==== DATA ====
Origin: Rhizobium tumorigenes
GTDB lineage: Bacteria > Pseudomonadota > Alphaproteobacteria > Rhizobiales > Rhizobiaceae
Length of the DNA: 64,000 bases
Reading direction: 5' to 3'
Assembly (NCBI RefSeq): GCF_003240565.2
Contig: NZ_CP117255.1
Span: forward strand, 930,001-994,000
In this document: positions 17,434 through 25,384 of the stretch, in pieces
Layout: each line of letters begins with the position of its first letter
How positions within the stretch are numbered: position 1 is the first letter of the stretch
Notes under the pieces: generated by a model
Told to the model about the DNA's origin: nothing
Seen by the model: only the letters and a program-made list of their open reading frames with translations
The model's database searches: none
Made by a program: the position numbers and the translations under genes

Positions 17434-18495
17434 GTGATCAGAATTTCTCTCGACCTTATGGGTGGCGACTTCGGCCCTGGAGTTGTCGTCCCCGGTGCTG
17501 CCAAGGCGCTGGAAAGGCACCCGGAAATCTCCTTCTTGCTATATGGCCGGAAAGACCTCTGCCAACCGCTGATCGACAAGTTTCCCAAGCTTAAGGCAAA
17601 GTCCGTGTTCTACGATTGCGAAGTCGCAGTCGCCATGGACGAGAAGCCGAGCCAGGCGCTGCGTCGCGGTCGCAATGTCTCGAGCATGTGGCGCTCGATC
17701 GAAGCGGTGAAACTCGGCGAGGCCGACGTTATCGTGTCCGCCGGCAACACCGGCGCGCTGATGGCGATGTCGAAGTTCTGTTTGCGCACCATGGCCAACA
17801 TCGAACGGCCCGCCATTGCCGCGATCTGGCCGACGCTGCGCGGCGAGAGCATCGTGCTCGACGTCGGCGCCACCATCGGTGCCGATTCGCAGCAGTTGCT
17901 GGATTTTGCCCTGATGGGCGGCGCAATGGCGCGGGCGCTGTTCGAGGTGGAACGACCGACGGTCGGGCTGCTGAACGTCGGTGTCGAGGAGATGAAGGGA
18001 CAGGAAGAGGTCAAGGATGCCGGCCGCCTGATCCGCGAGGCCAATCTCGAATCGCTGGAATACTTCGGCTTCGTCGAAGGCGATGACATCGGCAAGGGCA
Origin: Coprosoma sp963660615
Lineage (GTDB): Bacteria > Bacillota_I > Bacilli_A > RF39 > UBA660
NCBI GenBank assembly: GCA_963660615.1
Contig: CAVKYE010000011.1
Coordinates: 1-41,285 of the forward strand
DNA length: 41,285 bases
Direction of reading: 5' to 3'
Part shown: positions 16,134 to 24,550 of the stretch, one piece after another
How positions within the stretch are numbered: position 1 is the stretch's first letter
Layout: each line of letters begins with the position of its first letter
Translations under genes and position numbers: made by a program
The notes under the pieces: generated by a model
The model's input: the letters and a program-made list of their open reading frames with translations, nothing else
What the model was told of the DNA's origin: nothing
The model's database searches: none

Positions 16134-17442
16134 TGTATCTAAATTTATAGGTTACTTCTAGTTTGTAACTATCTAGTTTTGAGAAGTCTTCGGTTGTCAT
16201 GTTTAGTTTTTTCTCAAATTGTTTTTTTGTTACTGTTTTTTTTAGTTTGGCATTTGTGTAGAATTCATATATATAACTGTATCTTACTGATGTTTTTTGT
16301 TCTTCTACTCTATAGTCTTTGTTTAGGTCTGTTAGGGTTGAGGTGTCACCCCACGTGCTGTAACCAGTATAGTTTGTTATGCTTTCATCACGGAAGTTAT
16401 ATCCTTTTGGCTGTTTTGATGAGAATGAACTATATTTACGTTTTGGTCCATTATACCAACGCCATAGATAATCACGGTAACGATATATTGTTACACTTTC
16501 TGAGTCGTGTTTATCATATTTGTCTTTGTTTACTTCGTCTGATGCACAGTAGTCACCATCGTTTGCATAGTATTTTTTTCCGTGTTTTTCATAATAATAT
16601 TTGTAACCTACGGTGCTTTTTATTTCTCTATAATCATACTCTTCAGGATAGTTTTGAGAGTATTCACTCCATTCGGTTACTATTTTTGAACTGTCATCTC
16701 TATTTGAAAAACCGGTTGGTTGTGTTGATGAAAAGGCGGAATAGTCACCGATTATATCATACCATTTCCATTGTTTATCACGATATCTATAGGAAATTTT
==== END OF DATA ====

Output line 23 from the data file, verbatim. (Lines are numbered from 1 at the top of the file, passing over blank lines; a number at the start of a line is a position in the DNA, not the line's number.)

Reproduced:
18001 CAGGAAGAGGTCAAGGATGCCGGCCGCCTGATCCGCGAGGCCAATCTCGAATCGCTGGAATACTTCGGCTTCGTCGAAGGCGATGACATCGGCAAGGGCA